parmesan shortbread

So… I have a slightly embarrassing confession to make today. What I actually wanted to do my next post on was home-made pizza dough. There’s nothing better than home-made pizza. Unless, of course, you have a terrible hangover, are hiding in your duvet fort and crying about your evidently misspent youth. Then, obviously, the convenience of a delivery is preferable. But ONLY then.

Think about it, what’s not to love about DIY pizza? You get to pick your own toppings (however ridiculous, and I am talking Teenage Mutant Ninja Turtles here…) arrange them however you want, make a giant mess and generally indulge your inner child for the day. This was my plan. I had a couple of friends coming over for the evening and thought this might be a good opportunity. If only I had known how misguided I was…

It was all going well until the pizzas came out of the oven. My back must have been turned for about five minutes and then… the unimaginable happened, a complete and utter betrayal.

They ATE them.

No, seriously, they ate them INSTANTLY. There are no photographs, no evidence that these pizzas ever even existed in the first place other than a few crumbs, some lingering food babies and the distant memory of perfection.

At some point, I will have to do Dough 2 (The Rise of Dough) just to prove I am not going all Emperor’s New Clothes on you but for now I have decided to give you parmesan shortbread instead. Mostly because, on a gorgeous, sunny day like this, there is nothing better than wine and when there is wine there is nothing better than cheesy, melt-in-the-mouth yumminess to go with it.

RECIPE:

  • 150g plain flour
  • 75g parmesan, grated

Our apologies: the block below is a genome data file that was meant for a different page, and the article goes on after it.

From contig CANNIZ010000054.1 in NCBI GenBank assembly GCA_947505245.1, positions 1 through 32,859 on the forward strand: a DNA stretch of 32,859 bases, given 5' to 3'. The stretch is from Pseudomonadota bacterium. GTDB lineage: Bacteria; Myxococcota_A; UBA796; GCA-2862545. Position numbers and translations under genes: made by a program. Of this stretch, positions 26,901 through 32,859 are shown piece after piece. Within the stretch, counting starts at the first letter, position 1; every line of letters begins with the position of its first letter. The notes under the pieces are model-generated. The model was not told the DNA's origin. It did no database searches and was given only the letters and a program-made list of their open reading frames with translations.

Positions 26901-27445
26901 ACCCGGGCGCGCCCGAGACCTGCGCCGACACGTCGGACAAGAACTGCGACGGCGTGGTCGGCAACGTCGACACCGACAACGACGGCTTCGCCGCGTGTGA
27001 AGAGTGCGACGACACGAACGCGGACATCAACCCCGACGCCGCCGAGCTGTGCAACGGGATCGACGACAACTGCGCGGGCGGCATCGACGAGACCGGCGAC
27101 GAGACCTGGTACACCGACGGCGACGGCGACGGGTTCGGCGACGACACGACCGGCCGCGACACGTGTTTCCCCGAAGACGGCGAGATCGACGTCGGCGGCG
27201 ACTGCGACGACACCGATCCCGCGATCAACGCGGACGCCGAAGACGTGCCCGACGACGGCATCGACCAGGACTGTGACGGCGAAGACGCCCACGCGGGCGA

• 100g soft, unsalted butter
  • 1 large egg yolk
  • fresh thyme (optional)

Word to the wise here – please do not use pre-grated parmesan. Why? It tastes of sawdust.

Mix all the ingredients together, either by hand or in a food processor, until they start to come together in a clumpy mass (technical term). Tip this on to a slightly floured work surface and knead it for about 30 seconds or until the dough is smoother and less crumbly.

Half the mixture and roll each half into a long, sausage-like cylinder. Wrap tightly in cling-film and pop in the fridge for about 45 minutes to an hour.

Meanwhile, preheat the oven to 180’C/160’C (fan assisted). The brief sojourn in the fridge should make the dough much easier to cut into little coin-shapes about 1/2 inch thick. Ladies might like to take this opportunity to relieve their innermost penis-envy. Freud eat your heart out.

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I like to press tiny thyme leaves onto them, more for prettiness than anything else, and then pop them in the oven on a baking sheet lined with baking paper for about 15-20 minutes. Let them cool for a few minutes before eating them, if you can wait that long.

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There you have it! Tiny little morsels of yumminess and sophistication. The perfect wine-soaker-uppers. You could almost pretend you are a proper grown-up after making these. Almost.